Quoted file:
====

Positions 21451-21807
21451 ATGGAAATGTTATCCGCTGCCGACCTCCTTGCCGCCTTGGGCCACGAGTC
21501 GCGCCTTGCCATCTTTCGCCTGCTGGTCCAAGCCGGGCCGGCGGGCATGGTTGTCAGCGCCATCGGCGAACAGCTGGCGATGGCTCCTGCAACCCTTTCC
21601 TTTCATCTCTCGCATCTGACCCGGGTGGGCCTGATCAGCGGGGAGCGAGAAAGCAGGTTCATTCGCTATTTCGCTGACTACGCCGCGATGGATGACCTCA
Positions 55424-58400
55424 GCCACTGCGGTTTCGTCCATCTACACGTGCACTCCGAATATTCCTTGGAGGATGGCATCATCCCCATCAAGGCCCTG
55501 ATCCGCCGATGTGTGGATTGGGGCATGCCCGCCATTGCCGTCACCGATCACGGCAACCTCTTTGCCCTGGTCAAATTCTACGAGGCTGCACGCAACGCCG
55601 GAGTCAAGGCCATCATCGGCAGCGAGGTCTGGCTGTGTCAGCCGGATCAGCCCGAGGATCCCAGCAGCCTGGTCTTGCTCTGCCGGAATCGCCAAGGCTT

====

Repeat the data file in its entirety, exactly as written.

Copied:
Positions 21451-21807
21451 ATGGAAATGTTATCCGCTGCCGACCTCCTTGCCGCCTTGGGCCACGAGTC
21501 GCGCCTTGCCATCTTTCGCCTGCTGGTCCAAGCCGGGCCGGCGGGCATGGTTGTCAGCGCCATCGGCGAACAGCTGGCGATGGCTCCTGCAACCCTTTCC
21601 TTTCATCTCTCGCATCTGACCCGGGTGGGCCTGATCAGCGGGGAGCGAGAAAGCAGGTTCATTCGCTATTTCGCTGACTACGCCGCGATGGATGACCTCA
Positions 55424-58400
55424 GCCACTGCGGTTTCGTCCATCTACACGTGCACTCCGAATATTCCTTGGAGGATGGCATCATCCCCATCAAGGCCCTG
55501 ATCCGCCGATGTGTGGATTGGGGCATGCCCGCCATTGCCGTCACCGATCACGGCAACCTCTTTGCCCTGGTCAAATTCTACGAGGCTGCACGCAACGCCG
55601 GAGTCAAGGCCATCATCGGCAGCGAGGTCTGGCTGTGTCAGCCGGATCAGCCCGAGGATCCCAGCAGCCTGGTCTTGCTCTGCCGGAATCGCCAAGGCTT